“Providing retroactive immunity to companies that may have violated the law will set a dangerous precedent,” said Dodd. “Companies who violated the trust of thousands of their customers will be immune to prosecution and the details of their actions will stay hidden. The President, and his Administration, has consistently used scare tactics in an attempt to force Congress to pass FISA legislation that provides retroactive immunity. I urge my colleagues to stand up to this administration and this President and say enough is enough.”

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Saturday, December 15, 2007


Chris Shays & Bill O'Reilly in same league

Keith Olberman puts my congressman, Chris Shays (R-CT), in the same league as Bill O'Reilly and Fox News itself. Charles Monaco, a Connecticut political blogger, made the initial observation that Shays said that baseball player Mark McGwire behaved worse than anyone he'd seen in his 20 years in congress, while at the same time praising Eric "heckuvajob Blackwater" Prince to the heavens. Monaco told me via email that his DailyKos diary got picked up by ThinkProgress, which cued Olberman.

Disclosure: Jim Himes, who is running against Chris Shays in my district, is my friend. I've donated money and time to his campaign.

Here's the Olberman clip:

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Prediction: users win in 2008

I seriously considered going to Mark Anderson's Strategic News Service dinner at the Waldorf last week, but I had to be out of town. Fortunately Stephen Wellman wrote up the dinner's highlights, including Anderson's 10 predictions for 2008, in Information Week.

Prognostication is useful, if only to externalize our current assumptions. John Perry Barlow calls it "predicting the present." Predictions can range from no-brainers, e.g., gravity will remain a major force in 2008, to extreme long-balls, e.g., a major discovery from Africa will reverse global warming.

Anderson sets expectations low when, in the year that oil broke $98 a barrel, he says that it'll break $100 in the next twelve months. His prediction for 2007 was $70. So clearly Anderson tends to stick close to shore. Of his ten predictions for 2007, the five that most clearly happened were of the safe variety. So it is very encouraging, like wow, waaaaay good!!! that three of Anderson's 2008 prognos are about more user control, to wit:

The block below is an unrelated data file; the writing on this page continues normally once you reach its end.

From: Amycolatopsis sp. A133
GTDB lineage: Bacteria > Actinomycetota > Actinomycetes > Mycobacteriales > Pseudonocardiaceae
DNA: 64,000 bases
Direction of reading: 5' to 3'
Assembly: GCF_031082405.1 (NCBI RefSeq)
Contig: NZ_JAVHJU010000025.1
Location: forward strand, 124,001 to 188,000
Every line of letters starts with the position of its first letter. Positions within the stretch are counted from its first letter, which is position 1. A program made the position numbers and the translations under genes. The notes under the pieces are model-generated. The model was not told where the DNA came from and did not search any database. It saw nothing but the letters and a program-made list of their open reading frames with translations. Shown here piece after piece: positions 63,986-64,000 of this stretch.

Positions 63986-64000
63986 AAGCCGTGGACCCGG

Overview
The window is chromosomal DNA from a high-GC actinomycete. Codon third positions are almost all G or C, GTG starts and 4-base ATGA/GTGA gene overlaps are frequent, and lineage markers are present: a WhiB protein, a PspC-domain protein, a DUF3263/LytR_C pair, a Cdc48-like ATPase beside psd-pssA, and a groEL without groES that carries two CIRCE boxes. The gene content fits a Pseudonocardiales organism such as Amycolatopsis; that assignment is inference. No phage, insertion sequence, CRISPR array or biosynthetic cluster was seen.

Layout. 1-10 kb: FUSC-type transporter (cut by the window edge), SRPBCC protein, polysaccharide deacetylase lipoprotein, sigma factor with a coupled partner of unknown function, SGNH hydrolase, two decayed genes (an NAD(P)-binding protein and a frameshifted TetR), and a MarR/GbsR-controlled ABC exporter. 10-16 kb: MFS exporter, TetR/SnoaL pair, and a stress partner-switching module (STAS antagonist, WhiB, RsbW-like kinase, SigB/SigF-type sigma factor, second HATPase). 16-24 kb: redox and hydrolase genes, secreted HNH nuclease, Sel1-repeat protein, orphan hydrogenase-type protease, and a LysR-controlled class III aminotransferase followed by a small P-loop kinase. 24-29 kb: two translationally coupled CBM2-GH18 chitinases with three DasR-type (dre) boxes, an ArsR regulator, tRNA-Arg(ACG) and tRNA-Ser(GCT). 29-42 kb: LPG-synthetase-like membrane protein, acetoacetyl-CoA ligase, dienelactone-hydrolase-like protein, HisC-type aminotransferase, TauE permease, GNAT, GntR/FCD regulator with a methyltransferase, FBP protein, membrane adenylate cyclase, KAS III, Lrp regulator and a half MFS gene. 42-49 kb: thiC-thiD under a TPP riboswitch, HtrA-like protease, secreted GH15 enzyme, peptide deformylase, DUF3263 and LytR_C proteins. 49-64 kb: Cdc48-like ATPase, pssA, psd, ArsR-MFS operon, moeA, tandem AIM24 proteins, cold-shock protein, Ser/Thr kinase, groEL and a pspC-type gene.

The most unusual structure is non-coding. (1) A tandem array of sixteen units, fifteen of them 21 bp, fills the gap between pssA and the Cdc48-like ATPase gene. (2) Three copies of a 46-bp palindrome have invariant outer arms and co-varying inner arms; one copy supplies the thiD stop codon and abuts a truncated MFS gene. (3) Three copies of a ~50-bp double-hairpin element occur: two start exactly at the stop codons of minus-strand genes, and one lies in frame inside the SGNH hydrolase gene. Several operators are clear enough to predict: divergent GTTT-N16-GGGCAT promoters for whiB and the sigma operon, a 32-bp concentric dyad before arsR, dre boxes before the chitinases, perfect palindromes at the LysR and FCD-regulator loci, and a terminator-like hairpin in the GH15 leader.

1. Users revolt. . . . [they] want to connect and any interruptions in this process on the part of marketers or advertisers will be met with swift and harsh response on the part of all users.

2. No more walled gardens. "Net neutrality will prevail. The box guys -- the Nokias, Apples, Microsofts, etc. -- will prevail over the pipe guys (the carriers)."
5. Countries will have to behave better and the fake Internet will collapse. This means that Web censorship will begin to go away. "Real Net access is on the path to becoming a basic human right."
Sorry, Mark, 2007 was not the year of the alternate fuels vehicle, and from my experience with unified communications and speech recognition (which both continue to recede into the future after decades of "year of" predictions) I'd bet electric and hydrogen cars still will be minor phenoms in December 08. [Tesla Motors, which aspires to make electric cars, is an Anderson/SNS sponsor, and Info Week should have said so!]

But I'm optimistic that parts of Anderson's three "users win" predictions above will come true. Perhaps 2008 will be the year the Silicon Curtain falls after all.

Thanks to Tim Karr at for spotting this!

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Friday, December 14, 2007


Quote of Note: Jack Balkin

"The reason we are having a fight over network neutrality now is that the government took a wrong turn about five or six years ago, and decided not to require open access by broadband providers . . . Having lost the battle over open access, people are now retreating to a demand for network neutrality. They may lose that struggle too. But nobody should think that network neutrality by itself is the best solution. Rather, it's a second best solution produced by the unwise policies of Congress, the FCC and the courts."